Going To Bat for State Energy Efficiency Gains
Some industry groups wage war against reasonable efficiency progress in WA
Late yesterday Earthjustice attorneys stepped in to defend a set of critical energy efficiency standards in the state of Washington.
These efficiency gains—which will save consumers millions of dollars, reduce harmful global warming pollution, and set a strong example for other states to follow—face an industry-group lawsuit aiming to dismantle them.
The baseless industry challenge to these energy efficiency standards would cost Washington residents money, and threatens to stand in the way of significant pollution cuts in Washington.
Nevertheless, in an effort to avoid following the new building code requirements, the Building Industry Association of Washington is wrongly claiming that federal law prevents the state from requiring home builders to use energy efficient design elements in new construction projects.
Yesterday Earthjustice filed a legal intervention in defense of the state building codes on behalf of the NW Energy Coalition, Washington Environmental Council, Sierra Club, and Natural Resources Defense Council in the U.S. District Court in Tacoma.
Explained Earthjustice attorney Amanda Goodin: "Federal law explicitly lays out a path so states can adopt building codes that promote energy efficiency, which will create green jobs. The Washington building code follows that path."
Plain and simple: The idea that federal law prevents Washington State from adopting practical energy rules that save families and businesses money is ridiculous.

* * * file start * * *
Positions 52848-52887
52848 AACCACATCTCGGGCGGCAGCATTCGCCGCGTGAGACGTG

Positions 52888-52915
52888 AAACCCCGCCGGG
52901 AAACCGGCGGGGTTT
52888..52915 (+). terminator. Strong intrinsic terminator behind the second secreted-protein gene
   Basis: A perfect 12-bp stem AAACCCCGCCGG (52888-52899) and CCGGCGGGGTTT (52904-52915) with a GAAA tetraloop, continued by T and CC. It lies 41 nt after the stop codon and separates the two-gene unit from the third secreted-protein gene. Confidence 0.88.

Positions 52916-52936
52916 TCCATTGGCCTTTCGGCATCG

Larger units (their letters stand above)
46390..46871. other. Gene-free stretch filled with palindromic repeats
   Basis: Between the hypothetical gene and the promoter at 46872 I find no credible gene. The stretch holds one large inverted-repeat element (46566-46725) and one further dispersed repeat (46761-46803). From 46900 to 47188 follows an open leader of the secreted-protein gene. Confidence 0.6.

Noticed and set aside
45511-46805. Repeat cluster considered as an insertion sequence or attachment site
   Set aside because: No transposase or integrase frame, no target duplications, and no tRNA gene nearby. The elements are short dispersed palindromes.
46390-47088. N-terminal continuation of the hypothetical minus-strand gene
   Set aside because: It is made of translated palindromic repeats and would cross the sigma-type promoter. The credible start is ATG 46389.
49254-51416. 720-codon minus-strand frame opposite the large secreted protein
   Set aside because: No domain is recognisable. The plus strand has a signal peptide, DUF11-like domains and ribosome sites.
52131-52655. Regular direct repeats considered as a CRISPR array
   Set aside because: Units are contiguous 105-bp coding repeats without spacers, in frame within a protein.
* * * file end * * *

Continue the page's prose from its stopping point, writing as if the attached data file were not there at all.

The Washington State Building Code Council adopted these new standards last fall, requiring builders to choose from a menu of practical and accessible energy-saving options for new homes, such as installation of high-efficiency, money-saving furnaces or water heaters, or super-efficient insulation and windows.
The building code will not only save residents energy and money, it will boost green jobs in the state.
"The last-minute legal assault by the building industry seeks to erase common-sense efficiency standards that will conserve energy, reduce pollution, and spur economic recovery in our state," said Kim Drury of the NW Energy Coalition, one of Earthjustice’s partners in the legal case.
Added Drury: "It is staggeringly short-sighted of a segment of the building industry to oppose these rules."
Liz Judge worked at Earthjustice from 2010–2016. During that time, she worked on mountaintop removal mining, national forests, and clean water issues, and led the media and advocacy communications teams.